WebVR Studio Kaghaznagar

A workshop for tech lovers conducted in Kaghaznagar on 01st September, 2017 to have impact in areas key to Mozilla’s mission.

Event Link: https://reps.mozilla.org/e/webvr-studio-kaghaznagar/

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WebVR Workshop is to increase the VR promotion as well as VR development. In this event participants will learn WebVR development using A-Frame framework (one of emerging future technologies by Mozilla).

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Similarly to how tradition web apps operate, WebVR can provide full-fledged experiences through web browsers, without the need to download a dedicated application or client. With support for all leading headsets, the technology is looking to play an important role in how VR content is delivered going forward.

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Following the latest update for Firefox, desktop VR users can now jump into the fun. Here’s how to take advantage of WebVR content through the Firefox web browser.

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As part of this program explored WebVR for building VR content on the web and developed a sample VR experience and a VR tour of my office using A-Frame (read here my experience to get started with A-Frame). I joined the A-Frame community and started contributing to the project. I was also mentioned on A-Frame’s blog various time like on this A Week of A-Frame blogpost. I also got a chance to introduce WebVR to my community.

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As a  part of WebVR explained mainly on A – Frames. A big part of A-Frame is seamless responsiveness between VR headsets and even non-VR devices like desktops and smartphones. Out of the box today, A-Frame works with the Oculus Rift DK2 and smartphone VR viewers like Cardboard (Android and iOS), though further headset compatibility is an obvious part of the roadmap. The MozVR team says that A-Frame will soon take advantage of Oculus’ latest v0.8 runtime with 75Hz headtracking. You can find out how to set up your Oculus Rift to work with WebVR here, though smartphone VR viewers and non-VR rendering should work on any WebGL browser.

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How to get started with WebVR via Firefox:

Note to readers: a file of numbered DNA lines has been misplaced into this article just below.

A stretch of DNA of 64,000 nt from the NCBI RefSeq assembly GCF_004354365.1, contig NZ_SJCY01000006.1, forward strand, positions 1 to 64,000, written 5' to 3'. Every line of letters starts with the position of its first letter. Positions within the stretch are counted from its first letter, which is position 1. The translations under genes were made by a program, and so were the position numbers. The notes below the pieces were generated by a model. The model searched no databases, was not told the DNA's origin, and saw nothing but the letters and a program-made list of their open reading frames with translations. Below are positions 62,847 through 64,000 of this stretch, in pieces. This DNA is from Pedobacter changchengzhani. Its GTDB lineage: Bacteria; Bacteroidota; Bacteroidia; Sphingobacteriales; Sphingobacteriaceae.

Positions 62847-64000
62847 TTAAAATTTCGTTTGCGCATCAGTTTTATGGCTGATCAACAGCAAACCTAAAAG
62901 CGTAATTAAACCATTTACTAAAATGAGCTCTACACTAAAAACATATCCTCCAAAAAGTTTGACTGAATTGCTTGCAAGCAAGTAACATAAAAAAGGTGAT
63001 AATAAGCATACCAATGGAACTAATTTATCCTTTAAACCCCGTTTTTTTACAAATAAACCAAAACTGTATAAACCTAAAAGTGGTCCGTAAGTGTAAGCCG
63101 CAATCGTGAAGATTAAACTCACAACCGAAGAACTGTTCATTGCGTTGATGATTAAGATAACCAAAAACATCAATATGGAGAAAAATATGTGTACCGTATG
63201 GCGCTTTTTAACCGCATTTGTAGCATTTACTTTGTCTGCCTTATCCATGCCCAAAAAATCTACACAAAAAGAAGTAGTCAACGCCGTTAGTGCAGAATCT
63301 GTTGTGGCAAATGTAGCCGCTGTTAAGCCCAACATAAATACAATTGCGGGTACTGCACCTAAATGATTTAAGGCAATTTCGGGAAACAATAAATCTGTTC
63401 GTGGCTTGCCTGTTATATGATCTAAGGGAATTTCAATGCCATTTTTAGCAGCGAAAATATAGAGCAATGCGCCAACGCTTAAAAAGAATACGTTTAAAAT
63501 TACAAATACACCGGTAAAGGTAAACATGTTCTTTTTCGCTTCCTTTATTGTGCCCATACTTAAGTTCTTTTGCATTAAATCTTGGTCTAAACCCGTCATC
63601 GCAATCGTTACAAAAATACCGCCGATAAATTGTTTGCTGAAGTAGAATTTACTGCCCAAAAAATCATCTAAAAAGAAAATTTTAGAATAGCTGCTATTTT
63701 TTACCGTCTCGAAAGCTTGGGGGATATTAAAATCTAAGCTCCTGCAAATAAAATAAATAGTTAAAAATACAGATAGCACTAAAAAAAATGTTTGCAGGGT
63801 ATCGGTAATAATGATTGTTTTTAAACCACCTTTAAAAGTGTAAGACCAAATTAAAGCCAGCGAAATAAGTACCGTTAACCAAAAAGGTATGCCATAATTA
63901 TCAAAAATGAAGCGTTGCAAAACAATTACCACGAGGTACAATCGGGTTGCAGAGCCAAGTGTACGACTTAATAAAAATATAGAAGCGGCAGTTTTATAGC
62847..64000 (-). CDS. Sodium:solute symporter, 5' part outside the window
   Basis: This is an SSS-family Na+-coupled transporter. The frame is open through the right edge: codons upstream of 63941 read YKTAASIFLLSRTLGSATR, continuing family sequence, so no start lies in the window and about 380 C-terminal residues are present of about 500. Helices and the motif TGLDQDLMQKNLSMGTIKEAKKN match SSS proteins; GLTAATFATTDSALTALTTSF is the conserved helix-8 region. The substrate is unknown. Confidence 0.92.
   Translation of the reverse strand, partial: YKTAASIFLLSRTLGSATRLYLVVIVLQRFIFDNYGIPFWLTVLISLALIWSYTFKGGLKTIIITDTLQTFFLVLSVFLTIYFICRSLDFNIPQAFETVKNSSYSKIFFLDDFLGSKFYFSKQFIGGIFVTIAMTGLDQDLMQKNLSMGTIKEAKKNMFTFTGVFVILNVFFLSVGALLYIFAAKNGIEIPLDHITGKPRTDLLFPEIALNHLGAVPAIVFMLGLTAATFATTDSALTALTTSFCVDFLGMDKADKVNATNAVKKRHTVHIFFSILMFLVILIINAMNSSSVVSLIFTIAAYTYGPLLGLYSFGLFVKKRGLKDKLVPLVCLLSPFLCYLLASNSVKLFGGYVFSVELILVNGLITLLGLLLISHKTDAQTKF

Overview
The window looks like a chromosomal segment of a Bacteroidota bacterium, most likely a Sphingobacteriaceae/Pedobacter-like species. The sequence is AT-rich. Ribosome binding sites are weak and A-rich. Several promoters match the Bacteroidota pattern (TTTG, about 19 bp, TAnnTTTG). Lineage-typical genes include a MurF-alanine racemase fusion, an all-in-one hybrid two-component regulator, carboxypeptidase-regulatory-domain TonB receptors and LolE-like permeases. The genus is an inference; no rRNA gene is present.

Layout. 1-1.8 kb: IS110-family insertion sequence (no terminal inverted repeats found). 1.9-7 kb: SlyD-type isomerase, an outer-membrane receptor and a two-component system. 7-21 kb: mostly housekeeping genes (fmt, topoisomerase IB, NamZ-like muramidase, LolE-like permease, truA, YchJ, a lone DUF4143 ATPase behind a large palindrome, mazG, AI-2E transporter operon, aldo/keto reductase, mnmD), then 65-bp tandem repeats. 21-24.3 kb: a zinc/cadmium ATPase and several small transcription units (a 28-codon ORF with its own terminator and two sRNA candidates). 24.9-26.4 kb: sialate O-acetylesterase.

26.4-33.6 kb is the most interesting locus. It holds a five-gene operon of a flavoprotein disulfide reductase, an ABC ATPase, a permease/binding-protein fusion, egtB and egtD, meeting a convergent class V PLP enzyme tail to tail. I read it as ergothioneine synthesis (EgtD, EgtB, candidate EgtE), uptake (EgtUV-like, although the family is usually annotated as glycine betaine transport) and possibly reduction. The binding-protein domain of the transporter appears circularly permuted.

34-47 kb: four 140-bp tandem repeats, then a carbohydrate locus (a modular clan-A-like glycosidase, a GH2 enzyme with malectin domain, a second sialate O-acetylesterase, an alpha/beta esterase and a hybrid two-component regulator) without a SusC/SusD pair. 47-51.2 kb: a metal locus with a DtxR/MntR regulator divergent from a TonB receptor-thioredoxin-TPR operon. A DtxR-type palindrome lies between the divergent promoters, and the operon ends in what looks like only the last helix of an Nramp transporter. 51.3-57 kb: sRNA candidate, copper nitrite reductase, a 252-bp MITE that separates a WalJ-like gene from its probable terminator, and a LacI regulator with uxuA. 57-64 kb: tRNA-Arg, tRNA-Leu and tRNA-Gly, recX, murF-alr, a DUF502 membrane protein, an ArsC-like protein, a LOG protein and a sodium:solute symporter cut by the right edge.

Although WebVR can support all leading headsets on the market, Mozilla’s initial implementation is limited to the Windows application.

To get started with experiences, simply open Firefox and navigate to a web page hosting WebVR content. By following the steps below, VR experiences can be handed off from the traditional desktop web browser, directed to your connected head-mounted display.

  1. Install the Mozilla Firefox web browser for Windows if you’re yet to do so.
  2. Ensure your HTC Vive or Oculus Rift is connected to your PC.
  3. Open Mozilla Firefox.
  4. Navigate to a page that displays WebVR content. Although a wide range of sources is available, we suggest visiting Mozilla VR, where the company recommends a range of first-party and third-party content. Among our top picks is A-Painter and A-Blast – two of Mozilla’s in-house experiences for the HTC Vive and Oculus Rift.
  5. Press the designated button to enter VR. Although this varies between pages, this is often indicated by a VR headset icon or some type of indicator. After initiating the switch, VR content should now be visible on your headset.

Overall, the WebVR standard poses an interesting future for virtual reality, allowing applications to be quickly loaded onto your headset. By removing the need to purposely install programs, short VR experiences can be much more compelling, without wasting precious hard drive space. Although head tracking and some more advanced desktop-VR features can sometimes be somewhat unreliable, we can expect improvements to be rolled out in the months ahead.

Have you used Firefox in VR yet?  No, Why late ? Start now !

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I would like to thank all the support from the management and volunteers from the Kaghaznagar community.

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